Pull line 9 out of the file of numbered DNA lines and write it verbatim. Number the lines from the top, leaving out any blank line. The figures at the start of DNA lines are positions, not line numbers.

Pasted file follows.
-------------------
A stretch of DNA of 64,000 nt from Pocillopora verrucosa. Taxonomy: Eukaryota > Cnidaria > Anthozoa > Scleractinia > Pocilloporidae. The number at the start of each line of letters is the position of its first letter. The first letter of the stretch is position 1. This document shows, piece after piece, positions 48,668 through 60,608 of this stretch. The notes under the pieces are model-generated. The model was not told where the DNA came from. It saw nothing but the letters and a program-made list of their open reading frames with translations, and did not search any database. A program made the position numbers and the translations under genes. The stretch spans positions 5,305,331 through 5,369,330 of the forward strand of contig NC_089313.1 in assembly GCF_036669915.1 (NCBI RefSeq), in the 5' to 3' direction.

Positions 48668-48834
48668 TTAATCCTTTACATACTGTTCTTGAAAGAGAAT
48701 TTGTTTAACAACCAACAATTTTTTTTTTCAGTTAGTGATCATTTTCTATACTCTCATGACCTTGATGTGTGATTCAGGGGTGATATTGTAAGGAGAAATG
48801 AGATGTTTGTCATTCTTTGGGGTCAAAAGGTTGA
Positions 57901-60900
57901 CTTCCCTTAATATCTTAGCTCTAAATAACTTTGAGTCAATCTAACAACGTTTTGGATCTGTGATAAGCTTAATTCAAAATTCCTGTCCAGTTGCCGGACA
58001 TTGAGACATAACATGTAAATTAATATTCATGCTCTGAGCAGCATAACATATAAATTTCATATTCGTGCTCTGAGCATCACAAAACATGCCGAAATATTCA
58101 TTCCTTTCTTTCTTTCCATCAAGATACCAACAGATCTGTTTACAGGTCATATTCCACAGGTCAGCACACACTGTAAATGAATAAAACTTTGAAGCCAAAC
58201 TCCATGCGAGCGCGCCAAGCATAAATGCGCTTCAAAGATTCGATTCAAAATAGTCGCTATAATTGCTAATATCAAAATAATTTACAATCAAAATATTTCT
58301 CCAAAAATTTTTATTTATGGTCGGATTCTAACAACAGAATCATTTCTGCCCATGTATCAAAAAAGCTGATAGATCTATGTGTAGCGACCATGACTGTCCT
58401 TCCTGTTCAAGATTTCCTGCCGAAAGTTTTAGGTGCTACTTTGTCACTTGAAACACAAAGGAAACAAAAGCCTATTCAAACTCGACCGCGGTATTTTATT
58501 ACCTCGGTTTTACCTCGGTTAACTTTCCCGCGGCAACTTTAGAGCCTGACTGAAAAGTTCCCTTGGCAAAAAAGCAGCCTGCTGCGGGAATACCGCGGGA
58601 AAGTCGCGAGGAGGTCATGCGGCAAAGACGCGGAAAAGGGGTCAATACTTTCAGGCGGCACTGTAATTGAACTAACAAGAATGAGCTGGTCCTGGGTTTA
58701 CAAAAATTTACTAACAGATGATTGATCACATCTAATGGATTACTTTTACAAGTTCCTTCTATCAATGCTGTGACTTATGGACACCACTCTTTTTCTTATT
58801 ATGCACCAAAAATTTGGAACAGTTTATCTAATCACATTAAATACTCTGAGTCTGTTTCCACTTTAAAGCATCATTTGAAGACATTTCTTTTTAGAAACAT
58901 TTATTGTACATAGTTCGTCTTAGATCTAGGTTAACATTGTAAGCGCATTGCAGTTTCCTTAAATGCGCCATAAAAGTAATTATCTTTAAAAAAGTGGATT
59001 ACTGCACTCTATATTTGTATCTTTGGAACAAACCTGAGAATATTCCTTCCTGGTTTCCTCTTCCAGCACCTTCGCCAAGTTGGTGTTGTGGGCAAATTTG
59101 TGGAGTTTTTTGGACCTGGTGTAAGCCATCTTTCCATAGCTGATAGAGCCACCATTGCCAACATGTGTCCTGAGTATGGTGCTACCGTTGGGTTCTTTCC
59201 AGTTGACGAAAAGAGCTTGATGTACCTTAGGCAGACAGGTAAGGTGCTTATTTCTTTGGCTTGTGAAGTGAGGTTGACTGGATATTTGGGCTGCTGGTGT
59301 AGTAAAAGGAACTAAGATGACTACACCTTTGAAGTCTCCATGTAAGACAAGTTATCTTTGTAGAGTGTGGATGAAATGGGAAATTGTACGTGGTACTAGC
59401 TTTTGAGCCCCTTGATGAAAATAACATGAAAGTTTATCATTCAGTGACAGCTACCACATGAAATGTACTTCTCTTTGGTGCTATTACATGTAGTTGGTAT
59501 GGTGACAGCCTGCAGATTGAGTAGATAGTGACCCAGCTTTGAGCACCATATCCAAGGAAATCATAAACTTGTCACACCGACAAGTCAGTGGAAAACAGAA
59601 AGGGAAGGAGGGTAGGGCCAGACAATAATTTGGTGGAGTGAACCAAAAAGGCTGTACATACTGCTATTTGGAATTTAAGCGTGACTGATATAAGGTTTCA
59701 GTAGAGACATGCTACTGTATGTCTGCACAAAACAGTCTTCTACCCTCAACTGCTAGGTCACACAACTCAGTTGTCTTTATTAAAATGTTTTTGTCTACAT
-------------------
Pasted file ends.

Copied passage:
58101 TTCCTTTCTTTCTTTCCATCAAGATACCAACAGATCTGTTTACAGGTCATATTCCACAGGTCAGCACACACTGTAAATGAATAAAACTTTGAAGCCAAAC